Posted by Marina - u48GQvlaVgC, IN - FEHI1b4y0U   August 08, 2015

hey dude sorry to see you go . you were fun to work with (sometimes) ha ha!!! If i have the cash which i wont nor the time off we should try and go to the Blues and Roots again! Drop in every now and then and rub in how much betetr you are , if you ever feel the need! Bye from Bianca Dallas!!

Posted by Pradana - 8MnPuMTxxVSz, TN - Evz6b3CElh   July 05, 2015

I have lived in WV most of my life and voted for Sen. Byrd many times. He has always been here,now he is gone, he will be deeply missed. We watched him grow not only as a polictian but as a person. No one can pick up his torch he was one of a kind. Patty Adkins

Posted by patty adkins - huntington, WV   July 09, 2010


No one will ever be able to replace Senator Byrd. What a great loss to our state. He did not have to spend MILLIONS of dollars on re-elections. The next person will spend out the wazooo for his position. But they will not be able to accomplish anything near what Senator Byrd did for the state. An honest man who did not take kickbacks or gifts in order to get what he wanted in Congress. One of a kind.

No one in Congress knows the Constitution like he did.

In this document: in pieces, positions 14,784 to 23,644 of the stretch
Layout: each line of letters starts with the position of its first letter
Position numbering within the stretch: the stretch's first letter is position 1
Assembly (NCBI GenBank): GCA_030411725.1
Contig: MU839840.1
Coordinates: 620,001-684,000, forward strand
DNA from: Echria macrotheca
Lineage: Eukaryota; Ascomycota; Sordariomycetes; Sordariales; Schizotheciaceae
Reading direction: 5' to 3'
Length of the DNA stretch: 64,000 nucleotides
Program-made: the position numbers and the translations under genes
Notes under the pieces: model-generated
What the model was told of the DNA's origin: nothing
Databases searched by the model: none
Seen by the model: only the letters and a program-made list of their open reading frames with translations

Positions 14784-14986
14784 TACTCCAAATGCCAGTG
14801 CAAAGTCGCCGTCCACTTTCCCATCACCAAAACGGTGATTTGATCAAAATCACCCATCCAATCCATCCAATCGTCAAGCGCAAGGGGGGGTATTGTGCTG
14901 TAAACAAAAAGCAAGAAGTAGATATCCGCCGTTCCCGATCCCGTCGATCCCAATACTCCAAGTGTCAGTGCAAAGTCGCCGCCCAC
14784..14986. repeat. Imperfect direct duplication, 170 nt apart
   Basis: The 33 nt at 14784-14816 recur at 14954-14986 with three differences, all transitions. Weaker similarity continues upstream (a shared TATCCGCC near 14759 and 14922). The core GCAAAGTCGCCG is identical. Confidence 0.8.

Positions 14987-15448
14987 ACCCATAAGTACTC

God love his heart and may he Rest in Peace.

Posted by Luckie    July 07, 2010


My Grandfather, Chester Smith, grew up next Robert Byrd. My Grandfather and Grandmother kept in touch with him until they passed. My Grandfather actually taught Robert how to drive, which I am sure was not so easy on those mountains in West Virginia! He will be missed by many. My prayers go out to his family at this difficult time. May God Bless you all.
Tiffani Smith-Rose

Posted by Tiffani Rose - family of friend to Robert Byrd   July 07, 2010

I had the honor of meeting Senator Byrd onseveral occasions. Great person and great public servant.

Posted by Mark Triplett - Branchland, WV - Friend   July 06, 2010

Robert Byrd will be sorely missed for his unique intelligence, personal style and compassion. He was a great man. I have admired him, watched his speeches, and even have his fiddle record from long ago. I feel a sense of deep, personal loss.

My husband died about a year ago while we were at our West Virginia property. He would call me in to watch whenever Senator Byrd was speaking on TV. He loved Senator Byrd. I imagine they and many others are having a celebratory hoedown in Heaven.

Posted by Diane Weaver - Fletcher, NC - Citizen   June 28, 2010